Body fluids are contained in their own departments and, ideally, do not mix. For example, blood is in the blood vessels and does not mix with saliva or urine.
Blood in saliva could be that you bit yourself, as often happens when food tastes great. Or, perhaps, you were sucker-punched by the bus conductor. Otherwise, seeing blood in your urine, stool, brain fluid or saliva is not normal and should set alarm bells ringing.
Blood in brain fluid
Bleeding into the brain fluid occurs commonly following a head injury or after a stroke. Of course, if due to stroke, it can kill and so needs urgent investigation with a CT brain scan and management as required. It causes massive headache and patients sometimes describe it as the worst headache of their lives. It often feels like someone set off a bomb inside your skull.
Continue reading after the cut......
Headache due to head injury, which may be as trivial as banging your head on the car door, can cause problems and should be checked out early. Headaches accompanied by dizziness, nausea and vomiting, fainting attacks and just general ill health demands attention by your general practitioner in the first instance. But, please, do not call it malaria or typhoid. Have a proper doctor examine and treat you as appropriate.
Blood in saliva or cough
Blood should not appear in your saliva or cough. In cough especially, it could signify an infection such as pneumonia or, God forbid, cancer. Now, the commonest cause is chest infection and the cough is painful, racking and distressful. The cough will be speckled with blood and not a frank fresh blood. If you see fresh blood, that is a bad sign and you must go to a hospital immediately. Cancer is the most obvious cause to be concerned about.
Blood in the chest is also a killer since it can interfere with breathing. The management must therefore be immediate and taken seriously. Please, do not be fobbed off and insist on proper diagnosis with CT or MRI scan of the chest. The management may also require a camera put into the air passage to actually see what is going on (bronchoscopy). A specialist can even stop the bleeding there and then.
Blood in your vomit
If you vomit fresh blood or even dark, foul smelling vomit, please endeavour to have someone look at you seriously. Fresh blood in the vomit could be pretty dangerous as a sign of a bleeding stomach ulcer. It can also lead to very black tarry stool. In the presence of previous history of stomach ulcer and severe pain in the centre of the chest, bloody vomit is an ominous sign of a torn blood vessel.
It can then appear in the stool (making it black) after being affected by the acid in the stomach. Long-term use or high doses of anti-inflammatory drugs such as aspirin, ibuprofen and naproxen can also cause ulcers. Regardless of the cause, an urgent transfer to hospital is critical and must be done without delay.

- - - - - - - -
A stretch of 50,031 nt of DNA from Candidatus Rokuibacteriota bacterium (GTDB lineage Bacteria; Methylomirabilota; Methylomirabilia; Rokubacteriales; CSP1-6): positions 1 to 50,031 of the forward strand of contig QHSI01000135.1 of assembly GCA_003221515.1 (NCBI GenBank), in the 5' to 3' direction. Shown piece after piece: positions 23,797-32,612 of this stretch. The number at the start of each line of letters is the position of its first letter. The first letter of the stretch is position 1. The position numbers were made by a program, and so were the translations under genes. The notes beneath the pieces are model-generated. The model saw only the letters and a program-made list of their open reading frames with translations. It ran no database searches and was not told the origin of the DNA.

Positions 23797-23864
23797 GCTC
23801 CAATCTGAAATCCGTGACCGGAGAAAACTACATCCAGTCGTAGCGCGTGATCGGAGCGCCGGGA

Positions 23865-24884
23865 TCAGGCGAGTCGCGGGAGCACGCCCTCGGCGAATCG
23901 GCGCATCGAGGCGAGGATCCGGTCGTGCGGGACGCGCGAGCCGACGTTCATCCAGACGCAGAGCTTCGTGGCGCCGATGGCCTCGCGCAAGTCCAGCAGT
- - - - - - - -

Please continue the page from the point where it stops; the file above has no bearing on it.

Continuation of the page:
Blood in urine
Urine should be normal and dark. Foul, tea-coloured or frankly bloody urine demands review. Sometimes, what appears to be blood in urine is actually red pigment from other sources such as food dyes, certain medications, or an excessive amount of beets. This can occur in some people who eat beetroot.
The commonest cause of bleeding into urine is an infection. If there is blood in urine, an infection in the kidneys or bladder could be responsible. It can occur also following an operation where we have placed a tube into the bladder to remove urine.
In adults, bladder infections usually cause burning or pain with urination. Infants with bladder infections may have fever, be irritable, and feed poorly. Older children may have fever, pain and burning while urinating, urgency, and lower belly pain. Infection in the kidneys could also cause bleeding into the urine and are also associated with ill health, pain in the flanks and fever. In elderly patients, a bladder cancer is important to rule out. Send a sample to the diagnostic laboratory for review.
Blood in stool
Fresh blood in the stool could be due to trauma following cleaning-up after using the toilet. However, other things such as haemorrhoids (piles) can cause bleeding, which can be severe on occasions.
I once had a patient who nearly bled to death from a bleeding pile. A small cut or tear in the tissue lining the anus (anal fissure) similar to the cracks that occur in chapped lips can also cause bleeding. Fissures are often caused by passing a large, hard stool and can be painful.
The bleeding we are more concerned about is the fresh blood in the stool; but bleeding that happens higher up in the digestive tract may make stool appear black and tarry and could also be of real concern, too.
Polyps or cancer can cause bleeding. Polyps are benign growths that can grow, bleed, and become cancerous. Colorectal cancer is common and often causes bleeding that is not noticeable with the naked eye. Send a sample of stool to the diagnostic centre if you are concerned.
So, all in all, if you are seeing blood, see a doctor.
- Biodun Ogungbo/Punch
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